Ankle Strengthening frontal plane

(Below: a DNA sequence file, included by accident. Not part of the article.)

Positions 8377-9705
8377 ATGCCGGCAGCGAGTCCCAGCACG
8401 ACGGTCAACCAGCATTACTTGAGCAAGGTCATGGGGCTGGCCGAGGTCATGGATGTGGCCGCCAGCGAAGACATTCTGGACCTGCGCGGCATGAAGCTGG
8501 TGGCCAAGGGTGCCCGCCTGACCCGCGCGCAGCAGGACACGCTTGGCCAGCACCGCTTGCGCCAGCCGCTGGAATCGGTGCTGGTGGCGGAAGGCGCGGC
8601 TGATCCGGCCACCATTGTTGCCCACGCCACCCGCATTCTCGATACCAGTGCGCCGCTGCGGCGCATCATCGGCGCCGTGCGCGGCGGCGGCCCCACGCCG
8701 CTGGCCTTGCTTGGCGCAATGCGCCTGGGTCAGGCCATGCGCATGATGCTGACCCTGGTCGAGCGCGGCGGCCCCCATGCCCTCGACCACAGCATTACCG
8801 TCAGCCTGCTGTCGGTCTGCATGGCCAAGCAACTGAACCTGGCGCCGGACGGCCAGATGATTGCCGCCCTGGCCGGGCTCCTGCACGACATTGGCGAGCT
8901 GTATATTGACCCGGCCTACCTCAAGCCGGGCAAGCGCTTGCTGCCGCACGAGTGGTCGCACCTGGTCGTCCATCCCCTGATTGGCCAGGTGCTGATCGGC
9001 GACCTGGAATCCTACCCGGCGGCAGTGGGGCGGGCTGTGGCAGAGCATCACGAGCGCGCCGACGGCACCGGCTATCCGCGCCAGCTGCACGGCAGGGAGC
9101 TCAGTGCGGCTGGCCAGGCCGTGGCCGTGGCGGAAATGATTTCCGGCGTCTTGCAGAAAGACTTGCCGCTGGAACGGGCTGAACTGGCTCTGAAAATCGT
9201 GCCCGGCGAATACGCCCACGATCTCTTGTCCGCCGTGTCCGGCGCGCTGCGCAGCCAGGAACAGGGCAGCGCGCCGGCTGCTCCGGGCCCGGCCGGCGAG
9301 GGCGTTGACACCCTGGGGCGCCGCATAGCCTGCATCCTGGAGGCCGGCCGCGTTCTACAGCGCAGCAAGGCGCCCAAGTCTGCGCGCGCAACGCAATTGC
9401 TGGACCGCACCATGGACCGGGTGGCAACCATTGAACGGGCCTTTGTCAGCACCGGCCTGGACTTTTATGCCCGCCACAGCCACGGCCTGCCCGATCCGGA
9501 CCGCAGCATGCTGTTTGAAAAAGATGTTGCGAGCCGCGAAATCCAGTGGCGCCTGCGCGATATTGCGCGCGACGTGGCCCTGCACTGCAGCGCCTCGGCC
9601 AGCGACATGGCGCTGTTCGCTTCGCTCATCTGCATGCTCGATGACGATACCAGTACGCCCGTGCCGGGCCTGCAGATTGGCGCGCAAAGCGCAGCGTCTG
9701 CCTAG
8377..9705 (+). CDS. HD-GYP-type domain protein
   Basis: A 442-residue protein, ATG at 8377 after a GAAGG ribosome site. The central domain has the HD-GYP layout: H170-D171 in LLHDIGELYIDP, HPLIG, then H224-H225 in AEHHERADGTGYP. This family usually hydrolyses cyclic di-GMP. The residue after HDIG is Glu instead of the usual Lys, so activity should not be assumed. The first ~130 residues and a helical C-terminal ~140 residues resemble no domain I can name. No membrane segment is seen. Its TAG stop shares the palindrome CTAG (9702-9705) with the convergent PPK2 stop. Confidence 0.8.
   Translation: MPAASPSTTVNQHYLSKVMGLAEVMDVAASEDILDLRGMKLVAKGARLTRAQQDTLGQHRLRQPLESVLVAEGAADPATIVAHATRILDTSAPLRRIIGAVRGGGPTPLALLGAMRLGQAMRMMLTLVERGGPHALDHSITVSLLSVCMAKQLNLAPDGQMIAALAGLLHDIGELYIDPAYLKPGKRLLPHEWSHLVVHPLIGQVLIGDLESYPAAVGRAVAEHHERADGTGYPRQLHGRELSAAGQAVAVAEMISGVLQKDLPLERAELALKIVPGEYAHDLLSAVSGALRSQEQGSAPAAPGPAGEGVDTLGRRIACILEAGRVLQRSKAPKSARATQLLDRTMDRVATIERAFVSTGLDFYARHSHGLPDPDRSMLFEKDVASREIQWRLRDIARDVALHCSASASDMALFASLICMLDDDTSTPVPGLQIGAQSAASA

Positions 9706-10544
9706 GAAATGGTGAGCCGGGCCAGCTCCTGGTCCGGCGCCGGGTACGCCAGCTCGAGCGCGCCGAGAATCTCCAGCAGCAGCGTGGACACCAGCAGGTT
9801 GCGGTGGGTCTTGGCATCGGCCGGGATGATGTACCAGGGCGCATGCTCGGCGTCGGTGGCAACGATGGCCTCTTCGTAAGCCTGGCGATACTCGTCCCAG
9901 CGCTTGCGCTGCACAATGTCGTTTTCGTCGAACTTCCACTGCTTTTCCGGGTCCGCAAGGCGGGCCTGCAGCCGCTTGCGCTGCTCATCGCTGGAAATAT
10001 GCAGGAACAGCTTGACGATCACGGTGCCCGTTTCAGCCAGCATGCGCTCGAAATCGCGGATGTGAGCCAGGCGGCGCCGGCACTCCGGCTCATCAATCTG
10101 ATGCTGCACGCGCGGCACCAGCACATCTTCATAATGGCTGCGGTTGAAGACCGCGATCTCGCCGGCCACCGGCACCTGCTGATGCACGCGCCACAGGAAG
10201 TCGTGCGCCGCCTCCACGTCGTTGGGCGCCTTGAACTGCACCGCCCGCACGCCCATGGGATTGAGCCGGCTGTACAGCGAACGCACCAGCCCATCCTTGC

Here are some appropriate exercises for when an individual is fully weight bearing free of pain and unrestricted. Balance is commonly impaired post ankle sprain, (first observed by Freeman et al) with reduced time in single leg stance when compared to the uninjured leg. Authors Glencross and Thornoton found a deficit in ankle position/proprioception to be associated with a history of ankle sprains, which results in a delay of activation of muscles across the ankle jointโ€”especially the evertors. This results in a FAILURE to re-correct excessive ankle position. This decreased sensory input from the joint receptors puts you at great risk to RE-INJURE your ankle. The type of training shown here will improve your jointโ€™s proprioception and reaction time, which will translate into improved postural stability. For the First exercise exercise, find a good resistance then stand on the foot you desire to train. To progress this exercise, stand on your toes, as this will increase peroneal activation. This increased peroneal activation occurs for 2 reasons. 1) Peroneals are a plantarflexor and evertor of the ankle and going up on your toes requires plantarflexion strength. 2) Going on your toes will decrease your base of support, thus increasing demand of all ankle stabilizers, peroneals included. The second exercise I use a wobble board both bilaterally and unilaterally in multiple planes. Note: This type of training will target the underlying impairments by re-establishing and strengthening the ankleโ€™s ligamentous and muscular protective reflexes. Citation: โ€œChronic lateral instability of the ankle in athletesโ€ By: Karlsson et al. โ€œThe role of proprioception in chronic ankle instabilityโ€ By: Lephart et al.
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